- Diamond Lake State Wildlife Management Area
- Minnesota Valley National Wildlife Refuge (part)
- Ottawa State Wildlife Management Area
- Paddy Marsh State Wildlife Management Area
- Saint Thomas State Wildlife Management Area
- Sakatah Lake State Park (part)
- Seven Mile Creek State Park (part)
- Shanghai State Wildlife Area
- Sheas Lake State Wildlife Area
|US Decennial Census|
As of the 2000 United States Census, the county had 25,426 people, 9,630 households, and 6,923 families. The population density was 56.6/sqmi (21.9/km2). There were 10,858 housing units at an average density of 24.2/sqmi (9.34/km2). The county's racial makeup was 96.56% White, 0.15% Black or African American, 0.26% Native American, 0.30% Asian, 0.04% Pacific Islander, 2.02% from other races, and 0.67% from two or more races. 3.92% of the population were Hispanic or Latino of any race. 44.9% were of German, 9.0% Czech, 9.0% Norwegian and 8.2% Irish ancestry. 94.0% spoke English, 3.5% Spanish and 1.7% Czech as their first language.
There were 9,630 households, of which 34.40% had children under the age of 18 living with them, 61.40% were married couples living together, 6.80% had a female householder with no husband present, and 28.10% were non-families. 23.70% of all households were made up of individuals, and 10.90% had someone living alone who was 65 years of age or older. The average household size was 2.61 and the average family size was 3.10.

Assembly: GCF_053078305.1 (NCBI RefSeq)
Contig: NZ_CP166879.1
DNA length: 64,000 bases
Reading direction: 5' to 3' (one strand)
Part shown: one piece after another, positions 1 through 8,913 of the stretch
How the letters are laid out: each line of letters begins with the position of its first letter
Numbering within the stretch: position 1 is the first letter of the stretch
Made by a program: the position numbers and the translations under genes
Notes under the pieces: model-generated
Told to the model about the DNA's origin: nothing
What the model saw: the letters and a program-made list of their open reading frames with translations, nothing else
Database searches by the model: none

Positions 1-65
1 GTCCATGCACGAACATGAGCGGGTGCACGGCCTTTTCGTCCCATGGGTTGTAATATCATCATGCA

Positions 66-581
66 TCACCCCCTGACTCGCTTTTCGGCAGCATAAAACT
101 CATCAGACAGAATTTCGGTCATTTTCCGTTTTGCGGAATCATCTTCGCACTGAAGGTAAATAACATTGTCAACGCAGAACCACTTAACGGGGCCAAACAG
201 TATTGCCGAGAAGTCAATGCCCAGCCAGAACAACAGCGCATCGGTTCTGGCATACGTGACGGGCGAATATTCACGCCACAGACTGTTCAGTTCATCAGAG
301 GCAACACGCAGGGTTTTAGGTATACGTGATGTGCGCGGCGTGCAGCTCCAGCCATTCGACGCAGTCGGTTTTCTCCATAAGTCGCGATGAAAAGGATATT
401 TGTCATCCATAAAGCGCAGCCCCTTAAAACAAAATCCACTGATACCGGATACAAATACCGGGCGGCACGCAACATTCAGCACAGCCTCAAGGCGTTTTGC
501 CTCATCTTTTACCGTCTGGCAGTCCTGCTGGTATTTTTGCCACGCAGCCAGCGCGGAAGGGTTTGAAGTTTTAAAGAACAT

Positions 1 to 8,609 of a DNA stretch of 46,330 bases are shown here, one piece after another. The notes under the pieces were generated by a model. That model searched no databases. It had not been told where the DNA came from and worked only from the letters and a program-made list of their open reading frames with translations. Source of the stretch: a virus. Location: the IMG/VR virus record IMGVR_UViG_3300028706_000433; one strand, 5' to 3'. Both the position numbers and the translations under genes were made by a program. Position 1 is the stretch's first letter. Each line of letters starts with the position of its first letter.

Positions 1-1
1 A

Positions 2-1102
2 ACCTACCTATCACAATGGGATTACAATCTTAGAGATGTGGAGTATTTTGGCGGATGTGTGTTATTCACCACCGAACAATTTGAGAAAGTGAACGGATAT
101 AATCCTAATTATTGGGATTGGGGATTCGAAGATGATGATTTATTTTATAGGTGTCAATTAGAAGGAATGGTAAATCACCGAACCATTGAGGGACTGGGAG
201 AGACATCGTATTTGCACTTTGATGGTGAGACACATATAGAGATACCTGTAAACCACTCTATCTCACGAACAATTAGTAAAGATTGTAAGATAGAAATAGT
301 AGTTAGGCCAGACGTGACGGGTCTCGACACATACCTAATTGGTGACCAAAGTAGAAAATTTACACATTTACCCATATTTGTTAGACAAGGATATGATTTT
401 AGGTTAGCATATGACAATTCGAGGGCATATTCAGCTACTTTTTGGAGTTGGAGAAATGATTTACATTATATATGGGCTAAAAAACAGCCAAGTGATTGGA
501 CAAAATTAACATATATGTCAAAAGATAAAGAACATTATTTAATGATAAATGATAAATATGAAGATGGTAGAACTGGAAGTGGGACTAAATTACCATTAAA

27.40% of the county's population was under age 18, 7.50% was from age 18 to 24, 27.80% was from age 25 to 44, 23.20% was from age 45 to 64, and 14.10% were age 65 or older. The median age was 37 years. For every 100 females there were 100.30 males. For every 100 females age 18 and over, there were 99.70 males.
The country's median household income was $45,933, and the median family income was $53,000. Males had a median income of $34,196 versus $24,214 for females. The county's per capita income was $20,151. About 4.80% of families and 6.90% of the population were below the poverty line, including 7.50% of those under age 18 and 10.40% of those age 65 or over.